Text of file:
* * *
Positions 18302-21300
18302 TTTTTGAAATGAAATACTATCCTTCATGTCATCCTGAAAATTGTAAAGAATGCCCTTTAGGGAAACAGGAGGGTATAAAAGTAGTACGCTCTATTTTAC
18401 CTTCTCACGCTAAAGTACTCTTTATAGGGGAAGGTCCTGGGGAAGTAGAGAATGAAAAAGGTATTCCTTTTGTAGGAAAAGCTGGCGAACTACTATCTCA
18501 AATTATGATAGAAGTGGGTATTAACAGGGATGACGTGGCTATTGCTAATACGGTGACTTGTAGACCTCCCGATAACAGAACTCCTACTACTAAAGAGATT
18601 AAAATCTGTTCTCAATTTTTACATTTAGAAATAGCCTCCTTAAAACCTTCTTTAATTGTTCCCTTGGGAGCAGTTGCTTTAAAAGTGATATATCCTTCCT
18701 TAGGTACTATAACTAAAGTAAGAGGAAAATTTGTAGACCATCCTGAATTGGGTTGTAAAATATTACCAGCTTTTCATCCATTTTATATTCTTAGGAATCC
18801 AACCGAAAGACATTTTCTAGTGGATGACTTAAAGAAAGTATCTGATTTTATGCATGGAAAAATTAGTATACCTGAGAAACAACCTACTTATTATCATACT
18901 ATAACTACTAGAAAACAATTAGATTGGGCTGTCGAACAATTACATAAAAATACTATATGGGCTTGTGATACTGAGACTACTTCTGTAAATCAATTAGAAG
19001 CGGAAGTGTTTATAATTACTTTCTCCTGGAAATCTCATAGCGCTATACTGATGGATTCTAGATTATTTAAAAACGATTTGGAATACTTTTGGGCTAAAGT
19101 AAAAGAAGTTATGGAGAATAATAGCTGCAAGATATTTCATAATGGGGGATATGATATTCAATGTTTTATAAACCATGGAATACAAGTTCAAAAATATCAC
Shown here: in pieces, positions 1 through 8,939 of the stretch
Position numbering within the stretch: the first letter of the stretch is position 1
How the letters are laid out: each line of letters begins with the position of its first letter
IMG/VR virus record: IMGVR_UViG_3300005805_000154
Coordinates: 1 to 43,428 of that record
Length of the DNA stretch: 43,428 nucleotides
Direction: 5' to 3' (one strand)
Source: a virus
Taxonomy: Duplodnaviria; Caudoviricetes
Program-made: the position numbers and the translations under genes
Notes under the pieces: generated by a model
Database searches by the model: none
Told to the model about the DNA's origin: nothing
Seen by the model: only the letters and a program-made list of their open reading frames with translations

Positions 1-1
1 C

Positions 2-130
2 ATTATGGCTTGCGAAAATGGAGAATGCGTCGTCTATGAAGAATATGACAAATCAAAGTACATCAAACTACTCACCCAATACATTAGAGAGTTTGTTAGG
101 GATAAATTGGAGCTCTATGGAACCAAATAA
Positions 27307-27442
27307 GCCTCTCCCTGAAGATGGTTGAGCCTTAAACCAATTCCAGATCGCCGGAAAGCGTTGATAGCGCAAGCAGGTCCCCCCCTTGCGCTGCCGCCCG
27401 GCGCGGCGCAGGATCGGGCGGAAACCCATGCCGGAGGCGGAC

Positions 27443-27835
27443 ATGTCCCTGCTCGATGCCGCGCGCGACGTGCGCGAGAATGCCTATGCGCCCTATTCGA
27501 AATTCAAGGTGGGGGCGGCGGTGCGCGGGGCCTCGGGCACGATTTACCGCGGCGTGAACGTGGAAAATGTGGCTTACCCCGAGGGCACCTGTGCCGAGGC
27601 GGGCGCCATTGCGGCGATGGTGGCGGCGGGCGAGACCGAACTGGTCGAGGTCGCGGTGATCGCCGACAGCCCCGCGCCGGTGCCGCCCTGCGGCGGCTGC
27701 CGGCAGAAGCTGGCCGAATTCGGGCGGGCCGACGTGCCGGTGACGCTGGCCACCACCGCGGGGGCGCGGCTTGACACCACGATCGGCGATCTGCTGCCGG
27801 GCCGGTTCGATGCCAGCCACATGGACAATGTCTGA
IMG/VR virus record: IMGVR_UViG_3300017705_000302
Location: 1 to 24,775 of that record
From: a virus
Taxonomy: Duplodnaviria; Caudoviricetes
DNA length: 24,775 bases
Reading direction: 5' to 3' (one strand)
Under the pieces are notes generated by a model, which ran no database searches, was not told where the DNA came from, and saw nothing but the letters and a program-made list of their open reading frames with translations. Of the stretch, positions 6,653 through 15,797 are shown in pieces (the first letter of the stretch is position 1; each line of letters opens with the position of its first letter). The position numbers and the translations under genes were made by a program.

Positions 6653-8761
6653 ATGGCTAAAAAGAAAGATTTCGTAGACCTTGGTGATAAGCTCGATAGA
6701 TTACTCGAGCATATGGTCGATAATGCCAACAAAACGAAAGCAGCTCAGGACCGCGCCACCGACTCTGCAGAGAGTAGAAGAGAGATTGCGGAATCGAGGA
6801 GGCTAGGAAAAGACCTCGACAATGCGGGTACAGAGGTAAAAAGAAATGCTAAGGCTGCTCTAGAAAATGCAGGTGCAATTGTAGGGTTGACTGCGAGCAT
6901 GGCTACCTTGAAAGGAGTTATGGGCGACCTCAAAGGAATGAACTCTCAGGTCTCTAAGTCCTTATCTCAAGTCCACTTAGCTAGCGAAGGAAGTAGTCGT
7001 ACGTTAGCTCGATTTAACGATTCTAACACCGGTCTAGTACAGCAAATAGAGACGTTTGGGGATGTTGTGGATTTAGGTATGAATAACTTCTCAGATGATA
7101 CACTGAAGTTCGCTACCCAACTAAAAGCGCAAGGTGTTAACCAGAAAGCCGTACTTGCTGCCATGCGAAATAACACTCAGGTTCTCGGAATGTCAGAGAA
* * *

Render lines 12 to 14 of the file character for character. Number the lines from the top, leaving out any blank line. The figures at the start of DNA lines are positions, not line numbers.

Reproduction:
Position numbering within the stretch: the first letter of the stretch is position 1
How the letters are laid out: each line of letters begins with the position of its first letter
IMG/VR virus record: IMGVR_UViG_3300005805_000154